In this latest work, respected art historian T. J. Clark sets out to investigate the different ways painting has depicted the dream of God’s kingdom come: heaven descended to earth. He goes back to the late Middle Ages and Renaissance—to Giotto in Padua, Bruegel facing the horrors of religious war, Poussin painting the Sacraments, and Veronese unfolding the human comedy, in particular his inscrutable Allegory of Love. Was it ultimately to painting’s advantage that in an age of orthodoxy and enforced censorship (threats of hellfire, burnings at the stake) artists found ways reflect on the powers and limitations of religion without putting their thoughts into words? In conclusion Clark brings us into the Nuclear Age with Picasso’s Fall of Icarus, made for UNESCO in 1958, which already seems to signal, or even prescribe, an age when all futures are dead.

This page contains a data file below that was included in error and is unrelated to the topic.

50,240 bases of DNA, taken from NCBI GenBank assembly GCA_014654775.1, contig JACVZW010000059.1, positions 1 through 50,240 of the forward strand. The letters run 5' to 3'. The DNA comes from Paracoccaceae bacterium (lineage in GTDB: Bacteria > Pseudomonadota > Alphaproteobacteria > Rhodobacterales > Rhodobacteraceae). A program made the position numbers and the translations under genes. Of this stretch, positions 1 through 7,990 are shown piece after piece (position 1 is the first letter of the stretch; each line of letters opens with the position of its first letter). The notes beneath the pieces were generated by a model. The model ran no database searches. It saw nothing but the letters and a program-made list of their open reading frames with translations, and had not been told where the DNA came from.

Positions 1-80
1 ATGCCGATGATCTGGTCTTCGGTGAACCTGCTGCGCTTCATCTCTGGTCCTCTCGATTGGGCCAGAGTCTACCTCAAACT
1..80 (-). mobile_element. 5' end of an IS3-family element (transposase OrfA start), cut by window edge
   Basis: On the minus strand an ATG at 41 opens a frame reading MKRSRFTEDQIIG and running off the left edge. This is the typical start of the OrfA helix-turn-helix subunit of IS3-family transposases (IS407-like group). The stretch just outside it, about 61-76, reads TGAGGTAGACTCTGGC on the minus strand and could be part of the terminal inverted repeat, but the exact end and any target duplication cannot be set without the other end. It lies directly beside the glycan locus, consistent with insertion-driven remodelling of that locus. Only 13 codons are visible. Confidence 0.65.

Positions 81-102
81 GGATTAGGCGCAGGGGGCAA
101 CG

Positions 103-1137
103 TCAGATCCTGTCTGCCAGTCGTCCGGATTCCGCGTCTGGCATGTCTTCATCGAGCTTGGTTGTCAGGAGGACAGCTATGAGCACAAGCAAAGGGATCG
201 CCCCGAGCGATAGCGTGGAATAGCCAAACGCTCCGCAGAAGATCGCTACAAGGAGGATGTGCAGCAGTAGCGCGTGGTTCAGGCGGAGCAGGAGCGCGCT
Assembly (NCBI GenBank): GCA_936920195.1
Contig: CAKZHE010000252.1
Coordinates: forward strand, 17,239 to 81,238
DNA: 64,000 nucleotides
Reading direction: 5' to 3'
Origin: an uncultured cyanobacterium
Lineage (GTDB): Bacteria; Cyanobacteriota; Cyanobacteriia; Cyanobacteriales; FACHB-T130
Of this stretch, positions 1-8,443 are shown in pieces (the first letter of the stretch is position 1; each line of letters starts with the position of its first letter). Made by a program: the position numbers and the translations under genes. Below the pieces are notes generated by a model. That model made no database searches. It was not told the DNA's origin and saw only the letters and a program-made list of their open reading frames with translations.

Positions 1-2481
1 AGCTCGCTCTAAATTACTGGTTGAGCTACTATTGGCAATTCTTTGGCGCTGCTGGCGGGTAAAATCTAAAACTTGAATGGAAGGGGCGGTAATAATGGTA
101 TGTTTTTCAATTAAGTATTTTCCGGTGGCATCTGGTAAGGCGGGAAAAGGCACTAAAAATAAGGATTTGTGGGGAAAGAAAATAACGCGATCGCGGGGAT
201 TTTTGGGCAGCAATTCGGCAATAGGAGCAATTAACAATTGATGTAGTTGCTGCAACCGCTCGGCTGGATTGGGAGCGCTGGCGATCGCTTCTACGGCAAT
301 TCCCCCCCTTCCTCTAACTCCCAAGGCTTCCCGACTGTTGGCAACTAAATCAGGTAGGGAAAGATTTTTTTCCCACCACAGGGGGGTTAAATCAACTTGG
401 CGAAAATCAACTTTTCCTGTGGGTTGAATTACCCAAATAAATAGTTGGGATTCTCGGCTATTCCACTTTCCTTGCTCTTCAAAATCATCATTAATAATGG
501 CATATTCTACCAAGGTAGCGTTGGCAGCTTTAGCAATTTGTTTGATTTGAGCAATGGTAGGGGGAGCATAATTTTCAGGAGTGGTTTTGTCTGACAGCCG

— The New York Times
T.J. Clark is Professor Emeritus of the History of Art at the University of California, Berkeley. He is the author of many books including the seminal The Painting of Modern Life: Paris in the Art of Manet and His Followers and Farewell to an Idea: Episodes from a History of Modernism.